WASHINGTON -- Rep. Tim Walz, who has peeled off 85 pounds in the last year, bested all other men in a YMCA 5k over the weekend in Mankato.
Running roughly 6 minute, 30 second miles, the 49-year-old Walz, a Democrat, took second place in the LiveStrong YMCA 5k. He finished in 20 minutes, 24 seconds.
He was beaten only by Jill Nolta, a 27-year-old runner who came in at 18 minutes, 44 seconds. According to a Google search, Nolta often takes first place in these types of events.
Walz's spokesman says the congressman is training for a marathon and often goes jogging before work on the National Mall when Congress is in session.
WASHINGTON -- Outgoing conservative firebrand Rep. Michele Bachmann is asking donors to give to her Political Action Committee -- even though she isn't running this year to keep her Congressional seat.
Minnesota Public Radio reported this morning that Bachmann's PAC, MichelePAC, recently sent out email seeking donations.
Public records show the PAC could use some money.
In 2012, it raised $1.2 million and spent $1.4 million. For the 2014 cycle, MichelePAC raised $334,000, according to last filing, and has already spent $311,000, according to Center for Responsive Politics.
Bachmann's PAC released a statement Monday, noting the congresswoman has "always in the past been committed to supporting constitutional conservative candidates and her PAC activity and objectives continue to be consistent with those efforts."
Tea Party leaders again took aim at GOP Senate candidate Mike McFadden calling him a "phony" and a "fraud" in a podcast that aired Wednesday.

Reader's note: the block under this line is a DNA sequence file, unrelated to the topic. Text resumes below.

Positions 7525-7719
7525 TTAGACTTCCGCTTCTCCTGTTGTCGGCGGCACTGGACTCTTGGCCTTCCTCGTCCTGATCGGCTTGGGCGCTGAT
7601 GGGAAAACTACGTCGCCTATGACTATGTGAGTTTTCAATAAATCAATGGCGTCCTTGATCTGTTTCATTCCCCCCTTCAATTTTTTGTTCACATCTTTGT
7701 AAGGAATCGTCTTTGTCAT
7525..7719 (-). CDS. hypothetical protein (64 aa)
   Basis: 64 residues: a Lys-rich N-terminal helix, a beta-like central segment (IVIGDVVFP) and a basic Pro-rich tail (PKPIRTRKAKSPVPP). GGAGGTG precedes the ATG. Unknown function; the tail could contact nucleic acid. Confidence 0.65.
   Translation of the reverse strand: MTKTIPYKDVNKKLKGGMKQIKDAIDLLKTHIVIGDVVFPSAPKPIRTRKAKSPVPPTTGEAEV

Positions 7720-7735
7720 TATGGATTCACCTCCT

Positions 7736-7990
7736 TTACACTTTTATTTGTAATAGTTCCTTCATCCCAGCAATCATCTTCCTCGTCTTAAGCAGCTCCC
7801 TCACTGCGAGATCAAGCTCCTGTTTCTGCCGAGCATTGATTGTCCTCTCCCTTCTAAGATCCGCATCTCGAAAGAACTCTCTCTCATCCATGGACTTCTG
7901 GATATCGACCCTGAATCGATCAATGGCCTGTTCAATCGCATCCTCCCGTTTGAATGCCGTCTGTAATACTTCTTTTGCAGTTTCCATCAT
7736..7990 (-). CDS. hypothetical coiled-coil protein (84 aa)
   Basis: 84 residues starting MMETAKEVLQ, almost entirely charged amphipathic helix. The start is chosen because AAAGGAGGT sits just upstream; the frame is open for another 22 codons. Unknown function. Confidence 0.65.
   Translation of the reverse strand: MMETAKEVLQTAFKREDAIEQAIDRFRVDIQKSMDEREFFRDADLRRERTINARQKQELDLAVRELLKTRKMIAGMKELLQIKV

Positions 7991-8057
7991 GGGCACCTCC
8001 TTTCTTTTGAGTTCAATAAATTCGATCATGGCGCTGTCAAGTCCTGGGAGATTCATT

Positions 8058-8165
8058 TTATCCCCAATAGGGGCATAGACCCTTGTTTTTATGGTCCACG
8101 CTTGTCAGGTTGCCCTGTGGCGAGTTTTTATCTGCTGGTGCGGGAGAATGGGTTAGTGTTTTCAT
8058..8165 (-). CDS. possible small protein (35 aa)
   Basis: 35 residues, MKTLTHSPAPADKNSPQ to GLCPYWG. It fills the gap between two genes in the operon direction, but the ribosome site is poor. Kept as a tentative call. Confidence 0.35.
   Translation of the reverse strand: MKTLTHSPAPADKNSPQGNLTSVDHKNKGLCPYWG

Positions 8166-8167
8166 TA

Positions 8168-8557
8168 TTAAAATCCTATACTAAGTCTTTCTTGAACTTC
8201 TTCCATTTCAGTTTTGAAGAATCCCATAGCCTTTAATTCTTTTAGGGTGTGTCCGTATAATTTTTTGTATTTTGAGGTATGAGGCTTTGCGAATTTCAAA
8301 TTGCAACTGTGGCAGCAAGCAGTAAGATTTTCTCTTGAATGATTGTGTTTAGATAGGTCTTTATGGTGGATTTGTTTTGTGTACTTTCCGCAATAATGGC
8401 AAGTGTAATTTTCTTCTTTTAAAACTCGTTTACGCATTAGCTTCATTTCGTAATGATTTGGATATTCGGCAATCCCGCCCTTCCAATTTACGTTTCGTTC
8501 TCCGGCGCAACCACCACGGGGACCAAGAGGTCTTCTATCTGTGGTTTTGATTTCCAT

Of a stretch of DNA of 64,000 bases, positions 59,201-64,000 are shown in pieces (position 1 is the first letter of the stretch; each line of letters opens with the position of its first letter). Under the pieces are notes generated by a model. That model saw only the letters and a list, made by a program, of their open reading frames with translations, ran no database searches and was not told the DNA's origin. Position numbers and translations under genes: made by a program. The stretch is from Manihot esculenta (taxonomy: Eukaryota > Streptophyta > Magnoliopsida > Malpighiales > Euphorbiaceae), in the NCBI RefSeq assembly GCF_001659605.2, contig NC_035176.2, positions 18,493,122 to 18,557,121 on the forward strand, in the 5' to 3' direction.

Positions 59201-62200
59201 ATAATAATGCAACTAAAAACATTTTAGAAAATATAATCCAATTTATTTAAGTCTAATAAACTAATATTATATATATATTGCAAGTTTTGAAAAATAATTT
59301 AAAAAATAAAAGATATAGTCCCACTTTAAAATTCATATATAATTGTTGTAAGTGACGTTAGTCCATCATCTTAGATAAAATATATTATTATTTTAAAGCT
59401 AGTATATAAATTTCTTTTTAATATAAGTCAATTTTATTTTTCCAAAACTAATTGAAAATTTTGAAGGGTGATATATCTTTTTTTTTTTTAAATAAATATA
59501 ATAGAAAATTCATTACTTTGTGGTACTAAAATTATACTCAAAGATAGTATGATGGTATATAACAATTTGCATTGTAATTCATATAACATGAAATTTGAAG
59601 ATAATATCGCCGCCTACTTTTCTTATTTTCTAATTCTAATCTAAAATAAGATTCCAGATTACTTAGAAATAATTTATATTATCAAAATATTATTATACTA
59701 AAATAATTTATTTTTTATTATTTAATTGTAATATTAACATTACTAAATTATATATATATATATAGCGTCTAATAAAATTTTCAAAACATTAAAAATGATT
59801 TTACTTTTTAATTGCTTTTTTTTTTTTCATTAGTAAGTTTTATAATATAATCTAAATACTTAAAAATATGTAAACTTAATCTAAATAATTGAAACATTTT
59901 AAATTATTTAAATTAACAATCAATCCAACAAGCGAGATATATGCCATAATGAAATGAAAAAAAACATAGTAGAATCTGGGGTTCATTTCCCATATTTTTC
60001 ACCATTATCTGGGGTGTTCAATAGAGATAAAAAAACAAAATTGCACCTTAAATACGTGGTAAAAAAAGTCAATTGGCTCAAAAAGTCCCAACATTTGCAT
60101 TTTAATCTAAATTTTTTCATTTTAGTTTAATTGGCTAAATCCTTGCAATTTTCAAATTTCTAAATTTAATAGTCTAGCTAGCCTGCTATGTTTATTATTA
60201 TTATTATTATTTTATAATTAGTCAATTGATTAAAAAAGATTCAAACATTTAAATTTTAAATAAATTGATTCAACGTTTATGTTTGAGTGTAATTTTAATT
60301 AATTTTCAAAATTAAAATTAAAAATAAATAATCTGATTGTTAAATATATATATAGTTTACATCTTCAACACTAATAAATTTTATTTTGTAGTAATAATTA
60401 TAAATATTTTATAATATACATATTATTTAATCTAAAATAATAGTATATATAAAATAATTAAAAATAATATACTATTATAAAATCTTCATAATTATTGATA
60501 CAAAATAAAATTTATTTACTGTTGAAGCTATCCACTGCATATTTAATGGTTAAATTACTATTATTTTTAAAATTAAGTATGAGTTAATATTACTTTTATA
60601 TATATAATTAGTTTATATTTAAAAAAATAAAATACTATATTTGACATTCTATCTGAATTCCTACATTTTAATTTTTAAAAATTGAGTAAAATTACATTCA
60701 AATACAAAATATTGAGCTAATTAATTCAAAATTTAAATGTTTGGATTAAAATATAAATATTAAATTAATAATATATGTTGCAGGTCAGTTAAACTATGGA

McFadden, running against incumbent Democratic Sen. Al Franken, is continuing to claim that MSNBC host Chris Matthews attacked him on a cable news show last week even though the network confirmed Matthews was talking about Pennsylvania Republican Rep. Mike Fitzpatrick.
In a fundraising email, still running on Facebook, McFadden says Matthews is attacking him -- something Minnesota Tea Party Alliance leaders Jack Rogers and Jake Duesenberg called disingenuous.
"This guy is a fraud. He's an absolute fraud," Duesenberg said on his Living Free podcast. "They just need some people like us to expose this behavior, which isn't only Mike McFadden's campaign, this happens all over the United States, this happens time and time again."
McFadden's campaign manager Brad Herold declined to comment Saturday.
This adds to the apparent trouble McFadden's camp is having with the Tea Party. The same leaders earlier this month railed on the businessman for declining speaking invitations.
Lawmakers have been gone from the Capitol for months, and return on Tuesday with all the politics and policy they left behind last year.
But in the House, they started the session with some bipartisan work.
The House unanimously passed $20 million bill to help low income Minnesotans with heating bills. With another week of subzero temperatures in the forecast and the region still gripped by a propane shortage, the measure is backed by the leadership of both parties and the governor.
"When we get hotline calls, people are calling in fear and desperation," Minnesota Department of Commerce Commissioner Mike Rothman told members of the House Ways and Means Committee at an informational meeting Tuesday morning.
The measure will particularly aid those who have been struggling with high propane bills in Minnesota's particularly cold winter. After 45 minutes of debate, the measure to shift funds out of the general fund and into the Low-Income Energy Assistance Program.
Senate Majority Leader Tom Bakk, DFL-Cook, has said the heating assistance bill will likely be the first measure on the governor's desk this session. Senate spokesman Amos Briggs said the Senate will act "quickly and urgently" to complete the legislative work on the bill.
Bakk told Senate members on Tuesday that the Senate may act on that bill on Monday.
Bakk said the $20 million House bill the House passed does not match with a memo he has from Gov. Mark Dayton, which said $17 million is needed.
Bakk said the earliest date he saw for the emergency fund run out of money was March 1, which is Saturday, when state employees won’t be sending out checks.
“Even if it is March 1, getting the bill to the governor March 3 is, I believe, plenty timely,” he said.